“Today’s White House seems to stand for nothing loftier than crony capitalism and the scapegoating of refugees, Muslims and immigrants. To me, Trump values are primarily narcissism, nepotism and nihilism. And this is infectious…”


He argues that this infection has given many the permission to embrace racism and xenophobia, for which many say Jeremy Christian in Portland  was a glaring example. Mr Kristof says that we don’t know for sure if this is what inspired Christian to abuse the two Muslim girls before attacking her defenders, but as he says: “when the president incites hatred, civilization winces.”

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On Saturday evening in Portland (early hours today GMT) thousands of Portlanders and others congregated for a vigil on a grassy area outside the Hollywood MAX train station in northeast Portland. It was at this station, on board a MAX train, that the three men were attacked after intervening to prevent verbal abuse of two teenage Muslim women.  Two of the men died and the third was seriously injured.  The crowd began placing flowers, candles, handwritten messages and other personal tributes to the  men.


Oregon’s Democrat Senator Jeff Merkely  (below left) said: “We stand with immigrants. We stand with African Americans, with our Jewish and Muslim brothers and sisters.”  Merkely, speaking to the gathering, spoke of the way rhetoric of hate and intolerance emboldens the like of Jeremy Christian to carry out such atrocities, something the Portland Mayor had also alluded to in his statements on the killings earlier in the day: “A message of hate leads to violence, and violence leads to tragedy.”  Mayor Ted Wheeler was also at the vigil. He was planning to speak but was jeered and thought twice. He contented himself with talking to individual members of the crowd before later addressing the Muslim Education Trust.

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Some of those gathered also associated the violence in Portland with the rhetoric of Donald Trump, with signs such as “Trump is a Nazi” on display. Others associated the links with Christian’s mental health issues: “Mental Health Providers Unite,” while others were curious that Christian was not shot dead by police: “I’m upset that a white supremacist walked away from murder when a person of colour would have been murdered with impunity.” Christian was arrested shortly after fleeing the scene, but was not shot by police.  A shooting in Mississippi this weekend, in which eight people including a police officer were killed, was allegedly carried out by a black man who was not shot. He was arrested, which is one contradiction to the message in Portland, yet the deaths of so many black men at the hands of police is a continuing and disturbing problem in the United States. The man in Mississippi seems to have set out to kill and later said he wanted the police to kill him as he had run out of bullets to do it himself – “suicide by police” as he put it himself after being arrested.  The restraint of the police in not killing him is welcome.

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One police officer on duty at the Portland vigil, Lt. Rob Wurpes,  spoke of the bravery of the men who helped the Muslim women: “It’s impressive that those guys stepped up. It would have been easy to sit back. It’s a tragedy and I hope it doesn’t make people afraid to do what’s right.”  A series of speakers over a period of about two hours addressed the crowd. They included the City Commissioner Amanda Fritz and a representative of Oregon Democrat Senator Ron Wyden. The common theme was the need to unite against domestic terrorism and support the immigrant communities.  Some speakers urged people to protest against white supremacists, of which Joseph Christian was one, who have protested frequently in Portland and plan to do so again next week. See HERE for more about the white supremacists in Portland.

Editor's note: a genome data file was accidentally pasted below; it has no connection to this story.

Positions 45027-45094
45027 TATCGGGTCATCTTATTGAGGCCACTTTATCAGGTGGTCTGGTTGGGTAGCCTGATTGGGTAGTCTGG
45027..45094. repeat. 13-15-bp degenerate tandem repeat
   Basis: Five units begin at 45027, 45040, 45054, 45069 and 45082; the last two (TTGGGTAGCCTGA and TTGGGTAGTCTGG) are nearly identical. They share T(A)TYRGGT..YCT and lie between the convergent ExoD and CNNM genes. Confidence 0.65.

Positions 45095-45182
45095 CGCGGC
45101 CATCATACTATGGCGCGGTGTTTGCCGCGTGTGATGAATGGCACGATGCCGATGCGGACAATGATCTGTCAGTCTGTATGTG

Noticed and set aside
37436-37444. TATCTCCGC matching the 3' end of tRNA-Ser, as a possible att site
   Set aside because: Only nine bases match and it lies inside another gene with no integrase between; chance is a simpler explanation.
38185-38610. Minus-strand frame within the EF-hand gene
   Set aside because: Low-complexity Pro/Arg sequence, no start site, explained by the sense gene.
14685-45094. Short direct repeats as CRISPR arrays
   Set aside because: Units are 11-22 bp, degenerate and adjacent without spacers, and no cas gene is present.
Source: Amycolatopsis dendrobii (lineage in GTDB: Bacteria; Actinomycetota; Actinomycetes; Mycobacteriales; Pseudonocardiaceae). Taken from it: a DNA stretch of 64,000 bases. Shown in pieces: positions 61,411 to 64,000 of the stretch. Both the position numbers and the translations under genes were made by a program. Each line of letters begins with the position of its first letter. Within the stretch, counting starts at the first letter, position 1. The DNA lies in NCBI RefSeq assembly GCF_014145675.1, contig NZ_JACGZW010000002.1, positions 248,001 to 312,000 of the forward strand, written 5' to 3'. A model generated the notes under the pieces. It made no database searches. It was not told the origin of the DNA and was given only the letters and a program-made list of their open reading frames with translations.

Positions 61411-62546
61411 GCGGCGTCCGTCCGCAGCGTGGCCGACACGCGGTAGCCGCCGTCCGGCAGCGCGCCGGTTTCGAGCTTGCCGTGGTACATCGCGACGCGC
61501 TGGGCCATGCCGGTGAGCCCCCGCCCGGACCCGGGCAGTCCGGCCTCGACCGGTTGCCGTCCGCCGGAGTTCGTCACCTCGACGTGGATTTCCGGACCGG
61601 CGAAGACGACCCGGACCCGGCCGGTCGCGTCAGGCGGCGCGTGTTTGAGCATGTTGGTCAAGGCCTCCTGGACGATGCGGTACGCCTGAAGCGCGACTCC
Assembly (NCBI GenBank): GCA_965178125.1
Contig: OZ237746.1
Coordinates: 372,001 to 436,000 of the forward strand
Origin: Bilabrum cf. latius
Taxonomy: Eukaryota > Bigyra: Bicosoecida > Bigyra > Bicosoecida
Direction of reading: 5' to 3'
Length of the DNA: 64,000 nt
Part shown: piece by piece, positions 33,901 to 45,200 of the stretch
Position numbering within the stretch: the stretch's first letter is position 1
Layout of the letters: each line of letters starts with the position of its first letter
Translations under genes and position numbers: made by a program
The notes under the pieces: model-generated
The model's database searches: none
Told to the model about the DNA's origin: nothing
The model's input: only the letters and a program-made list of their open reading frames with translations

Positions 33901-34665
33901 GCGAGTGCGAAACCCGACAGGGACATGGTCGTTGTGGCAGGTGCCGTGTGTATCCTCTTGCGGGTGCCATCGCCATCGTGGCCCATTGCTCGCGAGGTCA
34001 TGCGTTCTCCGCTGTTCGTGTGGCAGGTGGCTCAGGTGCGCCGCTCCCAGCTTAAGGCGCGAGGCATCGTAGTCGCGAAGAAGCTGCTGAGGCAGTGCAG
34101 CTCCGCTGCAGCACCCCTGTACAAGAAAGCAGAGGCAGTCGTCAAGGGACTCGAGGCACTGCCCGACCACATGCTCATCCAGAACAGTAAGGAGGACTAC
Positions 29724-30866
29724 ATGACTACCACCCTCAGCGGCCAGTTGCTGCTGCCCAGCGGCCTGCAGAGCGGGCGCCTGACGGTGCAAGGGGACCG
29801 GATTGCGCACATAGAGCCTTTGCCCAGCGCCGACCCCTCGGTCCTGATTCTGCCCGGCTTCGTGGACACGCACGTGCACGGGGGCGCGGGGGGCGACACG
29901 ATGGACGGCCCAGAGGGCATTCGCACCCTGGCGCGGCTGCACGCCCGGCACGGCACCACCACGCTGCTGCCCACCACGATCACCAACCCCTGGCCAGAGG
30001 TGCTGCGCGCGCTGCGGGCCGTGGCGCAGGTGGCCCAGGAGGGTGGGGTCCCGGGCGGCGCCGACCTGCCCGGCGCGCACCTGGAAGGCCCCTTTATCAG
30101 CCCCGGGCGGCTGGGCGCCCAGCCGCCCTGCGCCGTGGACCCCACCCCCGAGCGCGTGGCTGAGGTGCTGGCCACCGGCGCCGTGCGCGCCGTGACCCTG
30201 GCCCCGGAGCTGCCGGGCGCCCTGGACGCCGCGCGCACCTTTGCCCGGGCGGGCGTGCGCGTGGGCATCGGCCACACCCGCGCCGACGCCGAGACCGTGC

One of the two young teenage women who were the subject of abuse on the transit train in Portland by white supremacist Jeremy Christian has spoke emotionally, thanking the three men who came to her aid. Two of the men were killed by Christian and the third was injured when he attacked them with a knife. Destinee Mangum (above), who is 16, told KPTV: “I just want to say thank you to the people who put their life on the line for me, […] Because they didn’t even know me, and they lost their lives because of me and my friend and the way we look.” One of the young women was wearing a hijab.


Ms Mangum was clearly distraught and struggled to get her words out as she recalled the attack and the abuse that preceded it: “He told us to go back to Saudi Arabia and he told us we shouldn’t be here, to get out of his country. He was just telling us that we basically weren’t anything and that we should just kill ourselves.” She said they then moved to another part of the train and were going to get off at the next station when the three men intervened, one telling Christian: “You can’t disrespect these young ladies like that”.  Ms Mangum continued: “Then they just all started arguing, […] Me and my friend were going to get off the MAX and then we turned around while they were fighting and he just started stabbing people. It was just blood everywhere and we just started running for our lives.”  She says that several other passengers called 911 and chased after Christian.